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Tim Conway

Tim Conway, 2007
Born Thomas Daniel Conway
December 15, 1933 (1933-12-15) (age 76)
Willoughby, Ohio, U.S.
Occupation Actor, writer, director, comedian
Years active 1956–present

Thomas Daniel "Tim" Conway (born December 15, 1933) is an American comedian and actor, primarily known for his roles in sitcoms, films and television. Conway is best-known for his roles as Ernest Borgnine's inept second-in-command officer, Ensign Charles Parker, in the popular 1960s WWII sitcom, McHale's Navy, and for co-starring alongside Carol Burnett on The Carol Burnett Show.



Early life

Conway was born in Willoughby, Ohio, a suburb of Cleveland, and grew up in nearby Chagrin Falls. He attended Bowling Green State University in Bowling Green, Ohio, having majored in speech and radio. Conway later changed his first name to "Tim" to avoid confusion with actor Tom Conway.



Conway later moved back to Cleveland to work with the late television broadcasting legend Ernie Anderson on WKYC TV, an NBC affiliate, in 1958 and 1959 and later, from 1960 to 1962, on WJW TV, (the CBS affiliate) teamed with station engineer and now legendary local TV personality Chuck Schodowski as regulars on Anderson's Ghoulardi Saturday Night Picture Show, where he also wrote material for the comedic skits shown in between movie intermissions. Conway also recorded a comedy album with Anderson. After he became famous, Conway would later resurface periodically on Cleveland television TV through the years on the Hoolihan And Big Chuck and Big Chuck and Lil' John shows on WJW-TV in guest spots, and occasional skits.

Conway has also made regular guest appearances at numerous "Ghoulardifest" functions held by WJW over the years, (along with former Cleveland TV personality Bob "Hoolihan" Wells) in tribute to Anderson, who died in 1997.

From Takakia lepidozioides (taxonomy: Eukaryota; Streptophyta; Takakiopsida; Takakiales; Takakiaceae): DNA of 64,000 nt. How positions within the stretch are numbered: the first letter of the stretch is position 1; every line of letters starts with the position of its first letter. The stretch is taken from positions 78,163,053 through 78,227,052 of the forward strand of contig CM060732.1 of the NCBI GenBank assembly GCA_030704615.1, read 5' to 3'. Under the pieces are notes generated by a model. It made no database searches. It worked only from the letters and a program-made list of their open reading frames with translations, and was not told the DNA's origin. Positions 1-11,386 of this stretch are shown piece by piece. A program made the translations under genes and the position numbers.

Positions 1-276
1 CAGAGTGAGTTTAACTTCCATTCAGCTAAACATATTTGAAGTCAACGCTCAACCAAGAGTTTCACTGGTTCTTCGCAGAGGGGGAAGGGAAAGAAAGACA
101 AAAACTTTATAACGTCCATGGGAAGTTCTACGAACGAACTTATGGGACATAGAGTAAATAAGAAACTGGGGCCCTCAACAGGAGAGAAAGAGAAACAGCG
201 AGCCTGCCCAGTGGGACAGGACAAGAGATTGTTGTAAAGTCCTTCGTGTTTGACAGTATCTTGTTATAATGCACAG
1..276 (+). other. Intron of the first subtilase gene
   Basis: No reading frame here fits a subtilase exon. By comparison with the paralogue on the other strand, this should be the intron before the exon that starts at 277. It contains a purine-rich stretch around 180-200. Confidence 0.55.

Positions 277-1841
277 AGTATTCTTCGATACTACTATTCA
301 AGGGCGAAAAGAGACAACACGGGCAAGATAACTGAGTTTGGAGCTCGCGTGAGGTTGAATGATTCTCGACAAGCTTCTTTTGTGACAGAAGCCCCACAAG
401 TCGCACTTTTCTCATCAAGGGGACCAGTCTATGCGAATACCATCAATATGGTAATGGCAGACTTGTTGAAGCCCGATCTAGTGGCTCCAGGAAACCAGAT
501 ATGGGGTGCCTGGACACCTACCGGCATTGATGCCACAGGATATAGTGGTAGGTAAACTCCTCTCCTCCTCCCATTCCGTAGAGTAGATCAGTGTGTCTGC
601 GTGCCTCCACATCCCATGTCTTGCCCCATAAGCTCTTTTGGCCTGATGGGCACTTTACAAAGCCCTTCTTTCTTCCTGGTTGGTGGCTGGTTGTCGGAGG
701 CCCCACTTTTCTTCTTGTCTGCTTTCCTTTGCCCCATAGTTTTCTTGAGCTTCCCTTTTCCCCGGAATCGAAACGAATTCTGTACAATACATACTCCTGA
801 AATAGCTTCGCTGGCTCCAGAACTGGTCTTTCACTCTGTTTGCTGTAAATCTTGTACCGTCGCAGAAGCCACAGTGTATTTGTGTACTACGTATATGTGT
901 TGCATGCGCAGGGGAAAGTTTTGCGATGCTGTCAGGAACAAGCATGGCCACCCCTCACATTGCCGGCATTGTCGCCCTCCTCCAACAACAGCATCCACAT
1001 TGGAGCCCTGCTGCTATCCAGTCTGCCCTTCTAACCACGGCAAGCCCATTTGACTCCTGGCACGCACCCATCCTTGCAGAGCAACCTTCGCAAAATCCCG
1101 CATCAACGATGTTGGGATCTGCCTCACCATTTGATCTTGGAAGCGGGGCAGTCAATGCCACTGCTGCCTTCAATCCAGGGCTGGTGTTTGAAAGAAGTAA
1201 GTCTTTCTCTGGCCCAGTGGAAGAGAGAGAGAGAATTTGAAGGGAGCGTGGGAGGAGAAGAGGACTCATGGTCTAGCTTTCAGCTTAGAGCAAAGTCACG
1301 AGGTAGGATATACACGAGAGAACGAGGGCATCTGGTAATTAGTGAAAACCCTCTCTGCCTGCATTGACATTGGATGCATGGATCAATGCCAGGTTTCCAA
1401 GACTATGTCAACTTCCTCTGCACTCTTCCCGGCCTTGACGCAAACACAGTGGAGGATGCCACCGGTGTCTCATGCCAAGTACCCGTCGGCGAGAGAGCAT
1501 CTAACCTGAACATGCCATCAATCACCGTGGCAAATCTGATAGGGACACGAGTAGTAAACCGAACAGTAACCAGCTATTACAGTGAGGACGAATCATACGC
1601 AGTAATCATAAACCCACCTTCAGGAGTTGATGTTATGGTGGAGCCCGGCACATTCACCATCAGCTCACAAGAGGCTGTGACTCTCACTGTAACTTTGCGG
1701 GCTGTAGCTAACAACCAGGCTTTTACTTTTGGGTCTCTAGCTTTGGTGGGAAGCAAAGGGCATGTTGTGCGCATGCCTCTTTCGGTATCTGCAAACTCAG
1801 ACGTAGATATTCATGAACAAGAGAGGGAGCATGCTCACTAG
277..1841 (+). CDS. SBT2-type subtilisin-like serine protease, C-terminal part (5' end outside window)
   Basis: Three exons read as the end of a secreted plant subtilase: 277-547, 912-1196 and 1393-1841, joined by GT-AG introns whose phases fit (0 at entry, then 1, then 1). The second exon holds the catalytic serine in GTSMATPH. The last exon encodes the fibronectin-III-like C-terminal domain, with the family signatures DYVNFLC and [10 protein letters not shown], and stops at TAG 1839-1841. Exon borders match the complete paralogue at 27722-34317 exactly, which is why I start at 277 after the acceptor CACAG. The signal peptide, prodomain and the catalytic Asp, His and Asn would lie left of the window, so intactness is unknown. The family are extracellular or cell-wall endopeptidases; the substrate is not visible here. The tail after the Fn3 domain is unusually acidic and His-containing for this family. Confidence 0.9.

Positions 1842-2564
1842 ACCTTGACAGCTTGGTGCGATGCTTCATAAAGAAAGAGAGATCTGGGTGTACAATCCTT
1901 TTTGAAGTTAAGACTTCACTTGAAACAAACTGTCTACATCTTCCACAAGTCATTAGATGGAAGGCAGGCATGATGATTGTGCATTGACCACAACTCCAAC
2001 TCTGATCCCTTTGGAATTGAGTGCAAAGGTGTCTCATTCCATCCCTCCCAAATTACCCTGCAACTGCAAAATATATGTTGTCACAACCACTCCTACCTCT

The Steve Allen Show

After graduating from Bowling Green State University, he joined the Army, following which he took a job answering mail for a Cleveland radio station, where he went on to become a writer in the promotional department. In 1956, Conway moved to New York City, where he auditioned for, at the urging of comedic actress Rose Marie, and gained a spot on NBC's The Steve Allen Show as a regular player. Conway continued on the show for two seasons.

McHale's Navy

Conway gained a national following from his role as the bumbling, naive Ensign Charles Parker, Executive Officer of the PT-73 in the 1960s sitcom McHale's Navy with actors Ernest Borgnine, and the late Joe Flynn. In addition to Flynn, he also got along well with series' lead, Ernest Borgnine, and had a wonderful on- and off-screen chemistry. As of 2010, Conway is still best friends with Borgnine, in fact, Conway mentioned in an interview that he lives not too far away from his mentor. Afterwards, he starred in a string of series. 1967's Rango starred Conway as an incompetent Texas Ranger.

The Tim Conway Show

In the 1970s, The Tim Conway Show paired Tim with Joe Flynn of McHale's Navy in a sitcom set in the confined set of a DC-3. Having "nowhere to run", this pressurized situation was ideal for the fast repartee of the lead actors. Tim got his own hour-long variety show, oddly named "The Tim Conway Razzle Dazzle Hour," which, as his other series had, folded quickly. Typical of his self-effacing humor, he ordered his car's license plate to reflect the usual duration of a Conway TV series: "13 WEEKS."